An ultimately heartwarming, if somewhat stilted, new interpretation of a 95-year-old German kids’ book.

Nesthäkchen in the Childrens Sanitorium

A translation of a beloved German children’s classic.

Translator Lehrer here presents a new English-language version of Ury’s 1921 novel, Nesthäkchen im Kinderheim, with helpful new annotations to provide context and catch resonances that might elude modern readers. This is the fourth book in a long series chronicling the adventures of Annemarie Braun, “a slim, golden blond, quintessential German girl” who’s the youngest child (or nesthäkchen) of a Berlin doctor at the turn of the 20th century. The series follows Annemarie from childhood to old age, and in this volume, she’s 10 years old when she’s stricken with scarlet fever and sent to a children’s sanitorium, called Wittdun, by the North Sea. The book dramatizes her voyage to Wittdun, her introduction to her new home, and how she gradually came to know the staff and children there. Annemarie is like a Teutonic Shirley Temple, always smiling, always slightly mischievous, and always bringing out the best in the people around her. Despite Lehrer’s best efforts, though, she tends to be a fairly stilted and dull heroine. However, the context of the surrounding social setting is fascinating—a snapshot of a vanished world presented with charming, black-and-white period illustrations. Ury’s narrative tone is amusingly sardonic at times—affectionate but assessing, as it aims to appeal to both children and their parents. Her portraits of the various adults that Annemarie encounters are refreshingly textured; they’re not the one-dimensional authority figures that were more typical of children’s books of the time. The story also handles Annemarie’s shifting emotions, from feeling forlorn to gradually coming to like many people at Wittdun, in a lively, often charming way. It’s easy to see why this series might have been so popular with German families nearly a century ago.

An ultimately heartwarming, if somewhat stilted, new interpretation of a 95-year-old German kids’ book.

Pub Date: Aug. 3, 2014

ISBN: 978-1-5004-2458-9

Page Count: 210

Publisher: CreateSpace

Review Posted Online: March 16, 2016

Kirkus Reviews Issue: April 15, 2016

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Engrossing, contemplative, and as heart-wrenching as the title promises.

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THEY BOTH DIE AT THE END

What would you do with one day left to live?

In an alternate present, a company named Death-Cast calls Deckers—people who will die within the coming day—to inform them of their impending deaths, though not how they will happen. The End Day call comes for two teenagers living in New York City: Puerto Rican Mateo and bisexual Cuban-American foster kid Rufus. Rufus needs company after a violent act puts cops on his tail and lands his friends in jail; Mateo wants someone to push him past his comfort zone after a lifetime of playing it safe. The two meet through Last Friend, an app that connects lonely Deckers (one of many ways in which Death-Cast influences social media). Mateo and Rufus set out to seize the day together in their final hours, during which their deepening friendship blossoms into something more. Present-tense chapters, short and time-stamped, primarily feature the protagonists’ distinctive first-person narrations. Fleeting third-person chapters give windows into the lives of other characters they encounter, underscoring how even a tiny action can change the course of someone else’s life. It’s another standout from Silvera (History Is All You Left Me, 2017, etc.), who here grapples gracefully with heavy questions about death and the meaning of a life well-lived.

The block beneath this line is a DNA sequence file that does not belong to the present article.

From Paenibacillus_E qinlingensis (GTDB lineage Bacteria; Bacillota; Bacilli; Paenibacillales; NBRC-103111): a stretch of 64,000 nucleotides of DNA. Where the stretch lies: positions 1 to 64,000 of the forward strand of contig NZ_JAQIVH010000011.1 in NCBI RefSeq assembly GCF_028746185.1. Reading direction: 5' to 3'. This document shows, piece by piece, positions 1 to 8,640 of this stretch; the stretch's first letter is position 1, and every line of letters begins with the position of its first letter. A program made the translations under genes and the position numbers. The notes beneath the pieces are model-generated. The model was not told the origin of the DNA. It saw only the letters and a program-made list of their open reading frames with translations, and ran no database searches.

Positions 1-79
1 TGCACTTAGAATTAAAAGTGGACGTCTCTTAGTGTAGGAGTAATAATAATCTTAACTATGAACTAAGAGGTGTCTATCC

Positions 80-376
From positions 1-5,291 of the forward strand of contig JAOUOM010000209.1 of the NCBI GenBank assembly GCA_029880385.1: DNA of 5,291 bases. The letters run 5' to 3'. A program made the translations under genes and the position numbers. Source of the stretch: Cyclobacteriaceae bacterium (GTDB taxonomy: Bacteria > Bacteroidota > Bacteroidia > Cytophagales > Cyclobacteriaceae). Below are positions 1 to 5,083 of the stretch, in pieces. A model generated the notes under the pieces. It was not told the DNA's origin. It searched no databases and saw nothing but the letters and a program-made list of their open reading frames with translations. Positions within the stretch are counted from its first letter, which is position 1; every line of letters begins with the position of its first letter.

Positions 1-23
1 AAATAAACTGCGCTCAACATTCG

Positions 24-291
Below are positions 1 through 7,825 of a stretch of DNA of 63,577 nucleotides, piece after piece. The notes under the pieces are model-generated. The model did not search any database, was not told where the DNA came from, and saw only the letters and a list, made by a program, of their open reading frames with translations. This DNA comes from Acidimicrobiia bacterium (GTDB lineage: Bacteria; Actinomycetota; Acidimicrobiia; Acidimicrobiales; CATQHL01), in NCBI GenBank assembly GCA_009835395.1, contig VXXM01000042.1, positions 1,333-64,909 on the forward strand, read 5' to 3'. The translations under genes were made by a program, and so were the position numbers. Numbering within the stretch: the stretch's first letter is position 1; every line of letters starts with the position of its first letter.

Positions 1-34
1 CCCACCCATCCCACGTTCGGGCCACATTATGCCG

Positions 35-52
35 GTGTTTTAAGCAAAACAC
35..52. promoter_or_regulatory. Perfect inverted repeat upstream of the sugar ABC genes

Engrossing, contemplative, and as heart-wrenching as the title promises. (Speculative fiction. 13-adult).

Pub Date: Sept. 5, 2017

ISBN: 978-0-06-245779-0

Page Count: 384

Publisher: HarperTeen

Review Posted Online: June 5, 2017

Kirkus Reviews Issue: June 15, 2017

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A bit of envelope-pushing freshens up the formula.

HOCUS POCUS AND THE ALL-NEW SEQUEL

In honor of its 25th anniversary, a Disney Halloween horror/comedy film gets a sequel to go with its original novelization.

Three Salem witches hanged in 1693 for stealing a child’s life force are revived in 1993 when 16-year-old new kid Max completes a spell by lighting a magical candle (which has to be kindled by a virgin to work). Max and dazzling, popular classmate Allison have to keep said witches at bay until dawn to save all of the local children from a similar fate. Fast-forward to 2018: Poppy, daughter of Max and Allison, inadvertently works a spell that sends her parents and an aunt to hell in exchange for the gleeful witches. With help from her best friend, Travis, and classmate Isabella, on whom she has a major crush, Poppy has only hours to keep the weird sisters from working more evil. The witches, each daffier than the last, supply most of the comedy as well as plenty of menace but end up back in the infernal regions. There’s also a talking cat, a talking dog, a gaggle of costumed heroines, and an oblique reference to a certain beloved Halloween movie. Traditional Disney wholesomeness is spiced, not soured, by occasional innuendo and a big twist in the sequel. Poppy and her family are white, while Travis and Isabella are both African-American.

A bit of envelope-pushing freshens up the formula. (Fantasy. 10-15)

Pub Date: July 10, 2018

ISBN: 978-1-368-02003-9

Page Count: 528

Publisher: Freeform/Disney

Review Posted Online: June 17, 2018

Kirkus Reviews Issue: July 1, 2018

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